• Policy and Regulatory Framework: Inconsistent or unclear policies related to fertilizer use, subsidies, and soil health management can hinder efforts to promote balanced fertilization. Lack of enforcement mechanisms or regulatory support may undermine initiatives aimed at encouraging sustainable agricultural practices.
  • Lack of awareness: Many farmers lack awareness or understanding of the concept of balanced fertilization and its benefits and the negative impacts of excessive fertilizer use. This lack of awareness can hinder the adoption of balanced fertilization practices



Government response to control excessive Fertilizer consumption


PM PRANAM Scheme (PM Programme for Restoration, Awareness, Nourishment, and Amelioration of Mother Earth): 

  • The scheme is designed to promote sustainable agricultural practices by reducing reliance on chemical fertilizers and encouraging the balanced utilization of alternative fertilizers.
  • This initiative aims to alleviate the projected subsidy burden on chemical fertilizers, which is anticipated to escalate to Rs 2.25 lakh crore by 2022-2023, while simultaneously enhancing the resilience of Indian agriculture in the face of climate change.
  • Under the scheme, states that exhibit below-average consumption of chemical fertilizers over the preceding three years will be incentivized. These states stand to receive 50% of the subsidy savings as grants, which can be allocated towards initiatives such as asset creation, technological adoption, and awareness campaigns pertaining to alternative fertilizers.

One Nation One Fertilizer (ONOF):

  • Introduced in 2022 by the Ministry of Chemicals and Fertilizers, the initiative, alternatively termed as Pradhan Mantri Bhartiya Jan Urvarak Pariyojana (PMBJP), mandates all fertilizer manufacturers participating in the fertilizer subsidy program to adopt a unified brand and logo for their products. Termed as “Bharat,” this single brand encompasses a comprehensive range of fertilizers, comprising urea, DAP, NPK, and MOP.

Direct Benefit Transfer (DBT):  

  • Implemented by the Department of Fertilizers in 2016, aims to streamline the subsidy disbursement process for farmers’ fertilizer purchases. With this system, subsidies are directly credited to fertilizer companies subsequent to sales transactions with farmers, facilitated by point-of-sale (PoS) devices installed at retail outlets.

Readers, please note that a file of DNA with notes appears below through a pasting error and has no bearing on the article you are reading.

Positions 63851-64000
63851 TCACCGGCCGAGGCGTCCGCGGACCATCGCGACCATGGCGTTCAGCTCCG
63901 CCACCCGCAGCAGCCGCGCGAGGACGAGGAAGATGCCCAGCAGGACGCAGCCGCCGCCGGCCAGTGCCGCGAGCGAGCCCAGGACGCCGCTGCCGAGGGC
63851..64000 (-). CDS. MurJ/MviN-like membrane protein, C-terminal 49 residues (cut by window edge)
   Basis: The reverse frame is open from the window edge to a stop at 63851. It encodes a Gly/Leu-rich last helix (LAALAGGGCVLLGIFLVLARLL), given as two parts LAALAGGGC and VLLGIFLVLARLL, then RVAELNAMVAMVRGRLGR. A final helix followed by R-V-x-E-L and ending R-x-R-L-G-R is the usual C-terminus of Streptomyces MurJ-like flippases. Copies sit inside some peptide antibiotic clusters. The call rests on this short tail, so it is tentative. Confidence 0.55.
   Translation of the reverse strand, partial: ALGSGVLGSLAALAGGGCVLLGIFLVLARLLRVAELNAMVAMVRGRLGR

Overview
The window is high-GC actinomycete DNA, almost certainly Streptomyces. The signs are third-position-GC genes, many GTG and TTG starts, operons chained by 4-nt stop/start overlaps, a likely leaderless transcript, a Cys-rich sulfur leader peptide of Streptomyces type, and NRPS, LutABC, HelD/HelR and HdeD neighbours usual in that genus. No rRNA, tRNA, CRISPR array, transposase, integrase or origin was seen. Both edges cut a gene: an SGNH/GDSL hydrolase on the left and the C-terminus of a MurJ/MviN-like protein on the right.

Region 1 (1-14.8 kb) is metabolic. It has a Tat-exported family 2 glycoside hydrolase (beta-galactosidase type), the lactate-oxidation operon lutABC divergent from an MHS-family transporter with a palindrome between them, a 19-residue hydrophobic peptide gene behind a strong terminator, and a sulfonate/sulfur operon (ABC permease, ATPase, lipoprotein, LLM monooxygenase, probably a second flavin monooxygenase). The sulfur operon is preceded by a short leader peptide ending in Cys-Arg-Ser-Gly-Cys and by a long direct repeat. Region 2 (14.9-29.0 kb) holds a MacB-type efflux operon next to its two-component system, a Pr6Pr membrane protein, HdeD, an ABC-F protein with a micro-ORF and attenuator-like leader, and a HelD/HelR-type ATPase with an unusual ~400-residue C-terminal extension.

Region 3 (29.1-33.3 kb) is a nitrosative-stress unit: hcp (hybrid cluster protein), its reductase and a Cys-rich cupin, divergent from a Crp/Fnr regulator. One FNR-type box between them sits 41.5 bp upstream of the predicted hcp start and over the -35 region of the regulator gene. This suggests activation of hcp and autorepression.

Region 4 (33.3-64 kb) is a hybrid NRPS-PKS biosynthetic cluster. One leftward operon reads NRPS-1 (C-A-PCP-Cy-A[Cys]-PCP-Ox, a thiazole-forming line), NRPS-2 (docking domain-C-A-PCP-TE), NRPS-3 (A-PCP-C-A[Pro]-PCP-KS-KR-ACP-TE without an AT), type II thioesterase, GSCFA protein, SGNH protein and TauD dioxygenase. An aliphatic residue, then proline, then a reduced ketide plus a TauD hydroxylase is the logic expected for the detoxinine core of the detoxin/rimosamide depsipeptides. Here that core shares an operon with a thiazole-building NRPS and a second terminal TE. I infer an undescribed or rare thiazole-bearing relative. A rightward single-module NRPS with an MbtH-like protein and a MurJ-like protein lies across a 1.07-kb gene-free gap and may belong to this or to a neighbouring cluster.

Nutrient Based Subsidy (NBS) program:

  • Initiated in 2010 by the Department of Fertilizers, aims to offer subsidies based on nutrient content rather than specific fertilizer products. Within this framework, the government establishes predetermined subsidy rates for essential nutrients like nitrogen (N), phosphorus (P), potassium (K), and sulphur (S) on an annual basis. Manufacturers and importers retain flexibility in determining the retail prices of their products in response to prevailing market dynamics.

Neem Coated Urea (NCU) initiative:

  • Introduced by the government in 2015, aims to encourage the adoption of organic urea for enhancing soil health and improving crop yields. Within this program, farmers are encouraged to utilize solely neem-coated organic urea, resulting in approximately 10% savings. Neem-coated urea refers to urea treated with neem tree seed oil.
  • To ensure adherence to agricultural use, the government has mandated that all domestically produced and imported urea must undergo neem coating.


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Prelims based Question


Q1. Consider the following Statement About PM-PRANAM scheme:

  1. The scheme aims to reduce the dependence on Chemical Fertilizers.
  2. This is an incentive-based scheme, states that exhibit low consumption of chemical fertilizers over the preceding three years will be incentivized. 

Choose the correct answer using the codes given below:

(a).1 Only

(b).2 Only

(c).Both 1 and 2

(d). Neither 1 nor 2




Mains based Question


Q1.Discuss the significance of balanced fertilization in sustaining crop productivity and soil health, highlighting the key principles and benefits associated with this agricultural practice.